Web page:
In summer semester 1973, I took my first programming course. This is now fourty years ago — time for a retrospect. What were the most impressive steps forward?
It was not speed. Ironically, waiting started to become a problem only after it decreased below a certain threshold. Before this, we submitted a “batch job” into the “input queue”, and then switched over to thinking about a second job. But when the turnaround times became much shorter and task switching became a pain, we had to just passively wait for the job to end, or wait for the hourglass icon to disappear — wait for the machine clocking our day — so the dependence on a patronizing system started to grow.
The first great affordance for me, was the replacement of punched cards by CRT monitors — where I was able to correct my mistakes, finally! As in my rural elementary school where we used slate and stylus, such that changes could be made just by wiping out with my fingertip.
This revisability should become the core of many important affordances which I have often blogged about. I was particularly happy when I encountered glued connector lines (first in “Inspiration Maps”), which survived all my rearranging.
To me, rearranging seemed much more like a unique advantage of IT than just storing and transporting, i.e. logistics, of digital data that were just a replacement for formerly analog carriers. Speeds and sizes involved in this logistics — or even spectacular new multimedial qualities of the cargo — never impressed me so much. Really new empowerment, by contrast, came through rearranging, and sorting and quick grouping by simple tags, which I first encountered in the MS Access datasheet views.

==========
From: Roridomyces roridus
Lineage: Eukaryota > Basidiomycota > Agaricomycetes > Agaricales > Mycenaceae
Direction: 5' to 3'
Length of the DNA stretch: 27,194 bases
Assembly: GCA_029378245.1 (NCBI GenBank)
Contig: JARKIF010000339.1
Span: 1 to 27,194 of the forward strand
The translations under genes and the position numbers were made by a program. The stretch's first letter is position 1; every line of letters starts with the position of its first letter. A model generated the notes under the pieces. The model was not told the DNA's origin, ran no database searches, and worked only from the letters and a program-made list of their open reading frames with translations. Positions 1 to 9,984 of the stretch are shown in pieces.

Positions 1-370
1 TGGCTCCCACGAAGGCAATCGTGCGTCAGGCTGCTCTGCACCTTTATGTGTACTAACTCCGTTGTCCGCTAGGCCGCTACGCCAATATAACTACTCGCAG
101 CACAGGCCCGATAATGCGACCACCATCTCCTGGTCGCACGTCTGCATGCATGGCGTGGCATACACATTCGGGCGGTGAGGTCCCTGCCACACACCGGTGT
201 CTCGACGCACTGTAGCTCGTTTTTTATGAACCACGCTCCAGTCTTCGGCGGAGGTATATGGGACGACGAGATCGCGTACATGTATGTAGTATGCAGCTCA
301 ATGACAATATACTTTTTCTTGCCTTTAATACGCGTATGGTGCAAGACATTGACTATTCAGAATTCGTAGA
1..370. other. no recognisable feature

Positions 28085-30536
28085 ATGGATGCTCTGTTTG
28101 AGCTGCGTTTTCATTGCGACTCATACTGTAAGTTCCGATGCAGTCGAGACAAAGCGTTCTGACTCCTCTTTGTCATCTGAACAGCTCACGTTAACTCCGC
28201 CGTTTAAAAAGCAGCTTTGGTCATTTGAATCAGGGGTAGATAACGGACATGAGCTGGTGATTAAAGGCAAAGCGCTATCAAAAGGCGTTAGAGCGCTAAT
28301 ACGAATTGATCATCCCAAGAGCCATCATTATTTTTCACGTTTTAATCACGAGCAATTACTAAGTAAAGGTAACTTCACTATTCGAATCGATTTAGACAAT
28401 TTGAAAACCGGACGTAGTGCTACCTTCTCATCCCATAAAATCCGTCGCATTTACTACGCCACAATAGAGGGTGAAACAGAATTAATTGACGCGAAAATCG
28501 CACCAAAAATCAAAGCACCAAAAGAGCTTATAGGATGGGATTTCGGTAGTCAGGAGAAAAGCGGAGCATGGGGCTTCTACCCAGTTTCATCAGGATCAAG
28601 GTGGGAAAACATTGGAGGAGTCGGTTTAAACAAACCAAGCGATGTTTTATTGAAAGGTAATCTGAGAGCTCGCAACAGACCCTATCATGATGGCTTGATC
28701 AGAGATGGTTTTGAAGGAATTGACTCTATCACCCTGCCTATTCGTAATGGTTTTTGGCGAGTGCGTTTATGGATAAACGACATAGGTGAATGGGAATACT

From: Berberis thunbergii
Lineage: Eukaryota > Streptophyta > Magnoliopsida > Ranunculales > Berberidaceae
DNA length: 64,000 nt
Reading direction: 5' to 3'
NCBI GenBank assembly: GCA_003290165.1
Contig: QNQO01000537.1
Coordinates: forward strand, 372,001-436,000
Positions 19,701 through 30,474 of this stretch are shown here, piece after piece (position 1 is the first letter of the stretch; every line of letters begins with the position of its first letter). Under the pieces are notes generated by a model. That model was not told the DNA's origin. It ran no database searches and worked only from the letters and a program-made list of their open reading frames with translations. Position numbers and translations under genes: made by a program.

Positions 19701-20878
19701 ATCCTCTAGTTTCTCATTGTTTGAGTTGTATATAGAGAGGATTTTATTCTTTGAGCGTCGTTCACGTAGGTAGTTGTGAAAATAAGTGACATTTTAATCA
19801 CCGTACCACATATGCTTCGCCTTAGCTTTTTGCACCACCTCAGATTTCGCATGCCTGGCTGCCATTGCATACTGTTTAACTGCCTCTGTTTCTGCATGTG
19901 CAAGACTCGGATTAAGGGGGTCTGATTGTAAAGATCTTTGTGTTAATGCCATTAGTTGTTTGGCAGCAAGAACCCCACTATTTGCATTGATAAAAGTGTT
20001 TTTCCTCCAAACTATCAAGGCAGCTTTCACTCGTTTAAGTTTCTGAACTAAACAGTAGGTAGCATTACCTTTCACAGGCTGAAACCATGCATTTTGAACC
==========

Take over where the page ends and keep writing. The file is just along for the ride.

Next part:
Another remarkable improvement was the “direct manipulation” principle. I experienced a very first hunch of this through the prefix area commands of the Xedit editor in IBM VM/CMS. You simply typed “DD” directly before the first and last row to be deleted, and it immediately worked! When typing the “DD”s, I often murmured “das da, und das da” (German for: this here, and that here) to enjoy the directness — long before I had a mouse. Then later I enjoyed the drag and drop: e.g. opening a given data type with different programs just by dropping its icon on theirs — an affordance that has largely disappeared since laptop touchpads made this too cumbersome.
Many of the great novelties ignited hopes that were bigger than the reality emerging later. This was especially the case when the first personal homepages promised a big democratizing effect. I dreamt that these (after being registered in the various decentralized branches of a virtual library) would offer me a direct glimpse onto the book-(mark) shelves of scholars across the globe — without mediators, gatekeepers, or paywalls. Then later, RSS seemed to be another try on this any-to-any topology. I should have known that this was at odds with monopolizing interests whose patronization and stultification goes so far that they even try to wipe out the knowledge about the browser address bar, such that people even type full http adresses into the search bar.
Patronizing is, of course, differently perceived by different people. I remenber well how many IT pioneers felt patronized by the GUI replacing the command line interface, or also by the “GML” commands simplifying the “Script” commands, i.e. colon commands like :LI (or later <LI>) instead of dot commands .XYZ for indenting and bulleting (or LaTeX instead of TeX). I always welcomed such ready-made simplifications of a single common task, as a great empowerment to do more than getting bogged down with details “under the engine hood”.
Therefore I also liked the Web 2.0 startup’s services that did just one task really well, i.e. guaranteeing outstanding usability. I liked them much more than integrated tools that promise countless features with mediocre usability. Of course you need several of the optimized tools — like knive and fork rather than a spoon. But I don’t want to be spoon-fed with mush-pap for babies or soup for elderly under tutelage. The integrated, patronizing, spoon-like application is good for passively consuming of content, but for the Read and Write Web 2.0 it needs knive and fork.
No doubt, these 40 years were exciting.